A major concern now is when India will get a Covid-19 vaccine for children. At present, no Covid-19 vaccine has been approved by the Drug Controller General of India for children below 18 years of age. While the case for Covid-19 vaccines for children is clear, accumulating robust evidence of vaccine safety and efficacy for children is a priority. The children are not little adults; we can't just assume a vaccine will have the same effect on a child as it does for someone older. Children have striking differences in their metabolic and immunological processes compared to adults. Younger children have more active immune responses that translate into stronger reactions, such as higher fever and localised reactions. An uncommon immunological phenomenon is an antibody-dependant enhancement, where antibodies to SARS-CoV-2 elicited from a vaccine may result in worse disease. We learned from prior vaccine trials in children for respiratory syncytial virus and dengue infection that vaccines may paradoxically intensify disease, resulting in greater risk to the vaccinated children. Because of this, long-term safety data in children must be meticulously studied before recommendations can be made for Covid-19 vaccine deployment in children.

Before recommending Covid-19 vaccines for children below 18 years of age, clinical trials need to be completed. Running paediatric vaccine clinical trials is more complicated than adult clinical trials due to ethical issues and a host of factors unique to children. Realizing the importance of a Covid-19 vaccine for children, many vaccine products authorised for emergency use in adults (Pfizer, Moderna, Johnson & Johnson) initiated clinical trials in children 12 years and older. The American Academy of Paediatrics (AAP) has recommended the Pfizer vaccine for all children of 12 years of age and older on May 10, 2021, who don't have contraindications using a Covid-19 vaccine authorized for use for their age. Earlier, all people in America 16 years and older were eligible to receive the Pfizer vaccine. Pfizer is currently conducting clinical trials on children as young as six months old; it will likely seek an emergency use authorization for its vaccine for children ages 2 to 11 years in September 2021.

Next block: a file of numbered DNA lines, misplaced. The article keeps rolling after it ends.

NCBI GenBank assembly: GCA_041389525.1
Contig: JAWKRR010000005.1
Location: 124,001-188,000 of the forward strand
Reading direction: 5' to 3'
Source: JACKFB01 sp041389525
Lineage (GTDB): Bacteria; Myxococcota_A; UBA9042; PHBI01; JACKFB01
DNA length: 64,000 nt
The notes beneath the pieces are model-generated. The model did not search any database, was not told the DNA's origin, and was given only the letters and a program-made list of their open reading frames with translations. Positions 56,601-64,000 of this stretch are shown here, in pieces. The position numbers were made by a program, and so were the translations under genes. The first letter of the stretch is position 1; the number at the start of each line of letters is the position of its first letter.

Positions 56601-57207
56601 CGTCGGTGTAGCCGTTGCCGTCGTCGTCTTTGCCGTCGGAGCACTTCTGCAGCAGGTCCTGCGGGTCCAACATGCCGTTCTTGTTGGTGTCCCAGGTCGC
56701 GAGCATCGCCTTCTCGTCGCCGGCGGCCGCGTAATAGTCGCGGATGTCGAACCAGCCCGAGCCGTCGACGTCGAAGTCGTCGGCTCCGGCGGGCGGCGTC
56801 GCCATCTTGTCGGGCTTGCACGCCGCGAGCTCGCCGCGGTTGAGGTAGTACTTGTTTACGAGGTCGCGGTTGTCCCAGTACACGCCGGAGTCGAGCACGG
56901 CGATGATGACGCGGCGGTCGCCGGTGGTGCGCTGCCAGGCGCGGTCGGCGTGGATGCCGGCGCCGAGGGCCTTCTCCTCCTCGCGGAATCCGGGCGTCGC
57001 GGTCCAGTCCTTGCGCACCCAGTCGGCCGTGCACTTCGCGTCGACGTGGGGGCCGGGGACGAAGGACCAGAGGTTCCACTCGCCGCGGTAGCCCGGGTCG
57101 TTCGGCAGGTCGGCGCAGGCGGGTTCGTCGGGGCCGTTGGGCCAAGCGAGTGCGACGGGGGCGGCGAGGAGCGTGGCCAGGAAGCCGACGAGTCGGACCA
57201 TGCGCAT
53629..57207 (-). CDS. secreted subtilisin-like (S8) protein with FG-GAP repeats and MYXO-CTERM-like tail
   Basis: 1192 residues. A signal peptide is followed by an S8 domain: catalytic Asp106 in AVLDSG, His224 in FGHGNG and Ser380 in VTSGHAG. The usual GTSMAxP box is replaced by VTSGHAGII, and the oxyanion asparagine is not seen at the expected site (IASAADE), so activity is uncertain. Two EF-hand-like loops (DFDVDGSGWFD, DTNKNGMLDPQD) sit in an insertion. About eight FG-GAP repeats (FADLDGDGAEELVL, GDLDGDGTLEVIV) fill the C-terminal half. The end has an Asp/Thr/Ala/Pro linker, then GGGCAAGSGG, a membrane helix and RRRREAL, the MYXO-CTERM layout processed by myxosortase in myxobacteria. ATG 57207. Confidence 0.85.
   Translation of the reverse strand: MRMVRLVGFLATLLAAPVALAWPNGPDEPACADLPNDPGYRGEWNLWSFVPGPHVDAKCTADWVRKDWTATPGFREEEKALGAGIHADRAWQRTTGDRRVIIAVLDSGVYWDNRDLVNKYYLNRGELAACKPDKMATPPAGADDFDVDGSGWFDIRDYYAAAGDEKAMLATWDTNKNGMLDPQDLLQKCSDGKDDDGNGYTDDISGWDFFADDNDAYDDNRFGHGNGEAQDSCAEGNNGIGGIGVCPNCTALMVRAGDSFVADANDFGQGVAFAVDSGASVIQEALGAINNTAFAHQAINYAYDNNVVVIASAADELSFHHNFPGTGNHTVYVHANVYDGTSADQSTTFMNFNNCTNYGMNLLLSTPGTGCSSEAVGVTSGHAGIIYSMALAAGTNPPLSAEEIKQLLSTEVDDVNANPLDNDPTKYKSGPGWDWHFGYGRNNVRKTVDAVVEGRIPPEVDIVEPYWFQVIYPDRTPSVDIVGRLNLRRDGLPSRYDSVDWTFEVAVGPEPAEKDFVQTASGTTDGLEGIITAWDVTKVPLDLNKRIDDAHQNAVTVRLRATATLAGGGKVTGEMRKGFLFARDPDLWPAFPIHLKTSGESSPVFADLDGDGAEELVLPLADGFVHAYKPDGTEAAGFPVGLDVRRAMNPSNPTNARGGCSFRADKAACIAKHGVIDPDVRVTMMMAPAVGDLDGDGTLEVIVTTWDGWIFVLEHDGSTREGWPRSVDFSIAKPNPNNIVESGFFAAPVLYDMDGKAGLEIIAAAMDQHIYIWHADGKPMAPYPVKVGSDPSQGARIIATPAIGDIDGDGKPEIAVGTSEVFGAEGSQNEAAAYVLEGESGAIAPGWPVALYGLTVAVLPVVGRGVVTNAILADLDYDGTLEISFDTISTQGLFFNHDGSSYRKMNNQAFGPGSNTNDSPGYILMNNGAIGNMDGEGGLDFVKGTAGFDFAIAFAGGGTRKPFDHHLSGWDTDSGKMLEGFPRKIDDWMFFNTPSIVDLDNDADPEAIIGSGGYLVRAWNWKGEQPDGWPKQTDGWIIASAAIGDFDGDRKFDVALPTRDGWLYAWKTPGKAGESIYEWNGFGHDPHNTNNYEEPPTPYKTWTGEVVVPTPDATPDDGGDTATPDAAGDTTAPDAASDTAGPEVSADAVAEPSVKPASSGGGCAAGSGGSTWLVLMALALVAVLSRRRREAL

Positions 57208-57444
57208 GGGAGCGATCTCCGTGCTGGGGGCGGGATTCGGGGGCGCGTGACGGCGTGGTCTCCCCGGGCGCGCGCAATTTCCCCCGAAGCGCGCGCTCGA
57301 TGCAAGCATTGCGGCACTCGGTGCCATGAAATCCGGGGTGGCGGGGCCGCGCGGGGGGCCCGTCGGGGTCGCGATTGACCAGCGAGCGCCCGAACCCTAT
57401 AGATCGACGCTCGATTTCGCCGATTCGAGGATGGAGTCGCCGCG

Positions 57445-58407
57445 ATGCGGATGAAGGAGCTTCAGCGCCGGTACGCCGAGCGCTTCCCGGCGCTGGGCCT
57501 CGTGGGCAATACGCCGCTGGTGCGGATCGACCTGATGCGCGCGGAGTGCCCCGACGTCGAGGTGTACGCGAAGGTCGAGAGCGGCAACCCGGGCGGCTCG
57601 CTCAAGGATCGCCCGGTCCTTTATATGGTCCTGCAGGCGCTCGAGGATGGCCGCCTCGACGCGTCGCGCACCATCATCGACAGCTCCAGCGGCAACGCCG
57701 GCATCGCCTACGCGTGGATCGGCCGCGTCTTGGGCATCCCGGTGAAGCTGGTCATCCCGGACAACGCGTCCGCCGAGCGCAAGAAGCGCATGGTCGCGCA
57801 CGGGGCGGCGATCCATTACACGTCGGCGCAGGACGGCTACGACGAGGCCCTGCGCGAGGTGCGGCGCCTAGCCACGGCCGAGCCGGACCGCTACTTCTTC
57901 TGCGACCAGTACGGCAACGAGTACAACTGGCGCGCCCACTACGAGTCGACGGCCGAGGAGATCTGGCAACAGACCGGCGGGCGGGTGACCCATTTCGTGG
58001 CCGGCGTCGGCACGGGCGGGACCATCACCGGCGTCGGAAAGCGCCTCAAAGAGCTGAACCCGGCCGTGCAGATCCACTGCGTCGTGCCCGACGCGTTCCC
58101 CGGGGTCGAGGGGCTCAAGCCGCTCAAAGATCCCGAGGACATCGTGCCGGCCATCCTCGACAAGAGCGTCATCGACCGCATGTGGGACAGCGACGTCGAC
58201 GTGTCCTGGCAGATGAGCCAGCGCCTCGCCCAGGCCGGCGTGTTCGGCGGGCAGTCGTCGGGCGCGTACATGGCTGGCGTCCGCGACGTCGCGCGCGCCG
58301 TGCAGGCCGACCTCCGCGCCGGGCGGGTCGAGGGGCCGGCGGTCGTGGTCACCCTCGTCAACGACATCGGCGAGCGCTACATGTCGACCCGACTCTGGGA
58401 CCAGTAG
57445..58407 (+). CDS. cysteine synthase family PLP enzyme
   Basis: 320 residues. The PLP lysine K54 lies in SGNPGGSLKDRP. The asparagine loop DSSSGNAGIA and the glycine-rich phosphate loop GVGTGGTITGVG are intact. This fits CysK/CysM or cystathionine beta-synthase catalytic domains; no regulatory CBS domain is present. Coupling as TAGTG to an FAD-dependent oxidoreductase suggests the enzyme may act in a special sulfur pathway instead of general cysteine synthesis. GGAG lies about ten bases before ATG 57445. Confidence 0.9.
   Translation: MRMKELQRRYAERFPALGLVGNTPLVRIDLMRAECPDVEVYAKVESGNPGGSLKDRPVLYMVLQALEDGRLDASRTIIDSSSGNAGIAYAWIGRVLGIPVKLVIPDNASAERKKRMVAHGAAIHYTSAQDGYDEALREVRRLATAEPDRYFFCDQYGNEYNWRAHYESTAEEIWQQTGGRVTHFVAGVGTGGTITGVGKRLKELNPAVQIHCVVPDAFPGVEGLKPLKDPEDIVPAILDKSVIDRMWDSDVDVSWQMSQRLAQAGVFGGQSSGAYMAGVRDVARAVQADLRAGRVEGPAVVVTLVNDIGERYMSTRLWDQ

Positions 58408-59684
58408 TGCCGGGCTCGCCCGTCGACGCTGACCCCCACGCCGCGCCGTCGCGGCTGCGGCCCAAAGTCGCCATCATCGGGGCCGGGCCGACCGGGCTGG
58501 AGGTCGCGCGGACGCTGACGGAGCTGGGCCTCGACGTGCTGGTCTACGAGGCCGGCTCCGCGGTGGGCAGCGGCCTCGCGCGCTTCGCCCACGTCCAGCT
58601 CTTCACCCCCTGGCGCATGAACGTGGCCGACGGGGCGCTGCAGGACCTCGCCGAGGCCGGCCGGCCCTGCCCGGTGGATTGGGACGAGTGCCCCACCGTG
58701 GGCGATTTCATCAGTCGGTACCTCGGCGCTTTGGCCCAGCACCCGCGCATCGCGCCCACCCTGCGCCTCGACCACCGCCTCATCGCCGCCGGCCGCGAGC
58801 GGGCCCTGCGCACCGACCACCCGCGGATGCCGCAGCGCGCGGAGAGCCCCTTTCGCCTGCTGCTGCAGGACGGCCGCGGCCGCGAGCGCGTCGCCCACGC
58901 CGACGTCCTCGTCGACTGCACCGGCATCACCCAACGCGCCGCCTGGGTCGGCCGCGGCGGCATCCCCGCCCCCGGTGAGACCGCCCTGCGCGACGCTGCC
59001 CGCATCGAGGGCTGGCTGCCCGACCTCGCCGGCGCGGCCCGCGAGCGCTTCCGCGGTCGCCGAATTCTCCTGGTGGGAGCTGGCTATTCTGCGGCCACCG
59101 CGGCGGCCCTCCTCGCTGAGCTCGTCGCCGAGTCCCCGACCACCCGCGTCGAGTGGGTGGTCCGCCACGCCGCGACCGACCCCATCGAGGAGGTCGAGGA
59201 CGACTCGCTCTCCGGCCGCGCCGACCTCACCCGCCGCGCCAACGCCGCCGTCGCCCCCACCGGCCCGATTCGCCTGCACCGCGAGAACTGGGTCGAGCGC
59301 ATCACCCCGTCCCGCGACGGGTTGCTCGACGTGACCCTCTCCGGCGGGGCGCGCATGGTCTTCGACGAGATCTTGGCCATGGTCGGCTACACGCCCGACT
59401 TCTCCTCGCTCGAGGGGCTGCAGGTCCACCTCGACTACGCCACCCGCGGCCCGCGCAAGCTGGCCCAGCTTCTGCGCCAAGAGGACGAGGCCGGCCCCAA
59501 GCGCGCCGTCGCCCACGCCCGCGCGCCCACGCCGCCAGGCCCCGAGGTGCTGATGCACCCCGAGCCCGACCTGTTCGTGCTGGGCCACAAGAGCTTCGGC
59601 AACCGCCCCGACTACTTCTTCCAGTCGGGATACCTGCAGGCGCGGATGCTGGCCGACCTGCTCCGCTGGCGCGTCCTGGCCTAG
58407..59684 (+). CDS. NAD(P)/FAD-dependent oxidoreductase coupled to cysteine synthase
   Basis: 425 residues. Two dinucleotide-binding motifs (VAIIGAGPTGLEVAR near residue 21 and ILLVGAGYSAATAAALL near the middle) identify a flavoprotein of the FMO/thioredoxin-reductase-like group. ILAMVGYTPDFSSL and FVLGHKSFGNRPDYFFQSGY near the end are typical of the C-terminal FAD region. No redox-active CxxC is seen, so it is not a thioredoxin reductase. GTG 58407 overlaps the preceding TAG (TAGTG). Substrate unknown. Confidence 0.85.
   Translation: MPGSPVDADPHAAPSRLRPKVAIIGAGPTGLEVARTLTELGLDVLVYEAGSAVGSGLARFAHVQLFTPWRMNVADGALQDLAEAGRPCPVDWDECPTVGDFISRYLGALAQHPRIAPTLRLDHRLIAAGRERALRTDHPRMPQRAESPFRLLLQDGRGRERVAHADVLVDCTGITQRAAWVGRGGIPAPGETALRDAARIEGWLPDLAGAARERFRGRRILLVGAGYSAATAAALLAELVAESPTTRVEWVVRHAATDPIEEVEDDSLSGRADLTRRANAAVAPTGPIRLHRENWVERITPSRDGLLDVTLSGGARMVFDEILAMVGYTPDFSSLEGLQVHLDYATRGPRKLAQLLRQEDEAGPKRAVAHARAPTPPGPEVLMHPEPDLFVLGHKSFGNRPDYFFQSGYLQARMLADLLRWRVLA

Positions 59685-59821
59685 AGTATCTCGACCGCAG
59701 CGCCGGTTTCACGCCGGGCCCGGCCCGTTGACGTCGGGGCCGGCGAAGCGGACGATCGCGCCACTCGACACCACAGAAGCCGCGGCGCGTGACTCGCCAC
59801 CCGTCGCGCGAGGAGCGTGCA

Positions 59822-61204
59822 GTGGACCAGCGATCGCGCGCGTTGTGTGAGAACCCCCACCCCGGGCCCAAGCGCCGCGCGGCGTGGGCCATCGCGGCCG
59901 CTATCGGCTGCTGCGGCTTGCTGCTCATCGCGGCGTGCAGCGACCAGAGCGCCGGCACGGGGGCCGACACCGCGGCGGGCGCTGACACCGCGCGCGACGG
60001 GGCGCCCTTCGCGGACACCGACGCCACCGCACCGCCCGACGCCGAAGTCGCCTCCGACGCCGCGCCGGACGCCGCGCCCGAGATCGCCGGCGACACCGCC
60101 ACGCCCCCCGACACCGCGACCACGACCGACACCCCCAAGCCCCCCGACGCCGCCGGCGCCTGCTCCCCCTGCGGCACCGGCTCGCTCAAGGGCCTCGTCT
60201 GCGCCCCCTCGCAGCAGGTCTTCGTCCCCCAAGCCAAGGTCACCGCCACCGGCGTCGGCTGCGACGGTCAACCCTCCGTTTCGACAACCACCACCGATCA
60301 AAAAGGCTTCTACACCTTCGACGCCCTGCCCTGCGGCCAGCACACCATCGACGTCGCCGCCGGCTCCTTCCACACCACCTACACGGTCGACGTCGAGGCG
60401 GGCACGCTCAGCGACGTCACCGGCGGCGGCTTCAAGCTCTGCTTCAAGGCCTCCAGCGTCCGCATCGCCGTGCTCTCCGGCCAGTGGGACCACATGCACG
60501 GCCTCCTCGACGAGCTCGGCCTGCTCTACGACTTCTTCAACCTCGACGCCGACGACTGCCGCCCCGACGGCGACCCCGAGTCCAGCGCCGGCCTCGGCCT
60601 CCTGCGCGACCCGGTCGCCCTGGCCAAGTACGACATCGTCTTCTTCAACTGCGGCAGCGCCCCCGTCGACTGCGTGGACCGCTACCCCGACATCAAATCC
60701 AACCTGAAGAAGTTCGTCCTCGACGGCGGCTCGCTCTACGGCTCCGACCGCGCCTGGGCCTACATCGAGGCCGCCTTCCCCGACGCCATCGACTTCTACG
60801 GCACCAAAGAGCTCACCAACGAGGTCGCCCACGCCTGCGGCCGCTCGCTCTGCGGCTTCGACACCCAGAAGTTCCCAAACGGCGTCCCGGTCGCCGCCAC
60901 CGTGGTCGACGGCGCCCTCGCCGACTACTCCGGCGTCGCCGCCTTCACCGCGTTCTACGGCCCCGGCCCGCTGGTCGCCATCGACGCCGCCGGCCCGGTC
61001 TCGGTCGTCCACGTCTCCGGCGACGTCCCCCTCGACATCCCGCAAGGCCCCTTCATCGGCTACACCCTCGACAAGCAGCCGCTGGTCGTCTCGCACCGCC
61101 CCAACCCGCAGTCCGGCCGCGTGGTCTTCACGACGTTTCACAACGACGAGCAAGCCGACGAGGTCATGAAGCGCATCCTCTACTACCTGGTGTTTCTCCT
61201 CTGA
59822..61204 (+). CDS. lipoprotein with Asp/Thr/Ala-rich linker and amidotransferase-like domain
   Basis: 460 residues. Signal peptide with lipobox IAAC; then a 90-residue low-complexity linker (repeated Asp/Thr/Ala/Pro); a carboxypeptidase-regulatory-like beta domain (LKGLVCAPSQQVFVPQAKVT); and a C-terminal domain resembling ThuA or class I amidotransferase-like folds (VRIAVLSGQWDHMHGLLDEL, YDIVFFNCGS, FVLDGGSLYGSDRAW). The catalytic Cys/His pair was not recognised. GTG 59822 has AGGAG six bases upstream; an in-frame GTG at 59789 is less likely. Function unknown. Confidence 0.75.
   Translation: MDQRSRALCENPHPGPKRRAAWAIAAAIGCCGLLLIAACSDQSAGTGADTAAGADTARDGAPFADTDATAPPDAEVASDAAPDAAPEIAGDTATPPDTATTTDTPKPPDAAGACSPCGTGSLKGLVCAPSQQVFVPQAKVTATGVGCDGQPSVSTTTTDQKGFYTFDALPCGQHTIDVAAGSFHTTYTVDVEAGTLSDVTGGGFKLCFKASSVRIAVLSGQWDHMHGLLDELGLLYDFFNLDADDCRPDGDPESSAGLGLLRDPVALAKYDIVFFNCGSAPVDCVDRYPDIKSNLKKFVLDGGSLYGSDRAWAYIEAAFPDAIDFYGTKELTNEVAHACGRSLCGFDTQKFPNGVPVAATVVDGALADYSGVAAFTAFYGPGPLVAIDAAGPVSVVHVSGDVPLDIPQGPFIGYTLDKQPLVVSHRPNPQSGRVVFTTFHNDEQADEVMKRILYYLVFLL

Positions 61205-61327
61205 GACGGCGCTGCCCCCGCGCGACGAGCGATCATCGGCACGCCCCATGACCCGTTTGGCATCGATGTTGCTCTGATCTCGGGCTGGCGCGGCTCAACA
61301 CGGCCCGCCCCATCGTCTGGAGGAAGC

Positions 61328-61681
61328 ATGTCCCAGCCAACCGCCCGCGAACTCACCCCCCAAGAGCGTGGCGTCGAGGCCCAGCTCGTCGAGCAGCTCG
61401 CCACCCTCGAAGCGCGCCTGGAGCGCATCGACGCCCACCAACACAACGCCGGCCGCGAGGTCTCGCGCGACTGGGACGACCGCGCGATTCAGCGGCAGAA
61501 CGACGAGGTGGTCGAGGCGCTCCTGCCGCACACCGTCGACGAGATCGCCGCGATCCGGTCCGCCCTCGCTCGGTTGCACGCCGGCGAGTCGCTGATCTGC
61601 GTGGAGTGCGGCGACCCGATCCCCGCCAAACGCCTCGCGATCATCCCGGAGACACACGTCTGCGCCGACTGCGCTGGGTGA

The good news for the children in India is that Bharat Biotech's Covaxin has already conducted clinical trials on children of 12 years and above. Covaxin is now set for phase 2 and 3 clinical trials on children in the 2-12 years age group. Covaxin is an inactivated virus-based vaccine. It is the same technology as the injectable polio vaccine and hepatitis A vaccine. These vaccines are given to infants and have proven to trigger an immunogenic response in children. Covaxin should also work on children above 2 years. However, this needs to be backed up by data and hence more clinical trials are necessary. Apart from Covaxin, Ahmadabad-based Zydus Cadila's needle-free ZyCoV-D has been tested on children above 12 years. As per Sharvil Patel, managing director of Cadila Healthcare, they have sufficient data on the safety and efficacy of this vaccine on children and they will seek approval from the regulator soon.

Moreover, Pfizer is now in discussion with the Indian Government about bringing its vaccine to India. As India has adopted a liberal policy to allow foreign vaccines that are approved by regulators like the USFDA, UK-MHRA to come to India without conducting bridging clinical trials, companies can simultaneously conduct bridging studies when the vaccine is available in India and then submit the data. This will pave the way for the Pfizer vaccine to be used on children in India too.

Experts say that there will be a third Covid-19 wave in India and the children and newborns are at risk in the possible third wave as they are yet to be inoculated against the infection. We appeal to the Central Government to identify a vaccine that can be administered to children at the earliest. Till then; physical distancing, wearing age-appropriate masks, regular hand hygiene and respiratory hygiene is the best course for improving outcomes for children in the short term.

Top Headlines

No stories found.
Sentinel Assam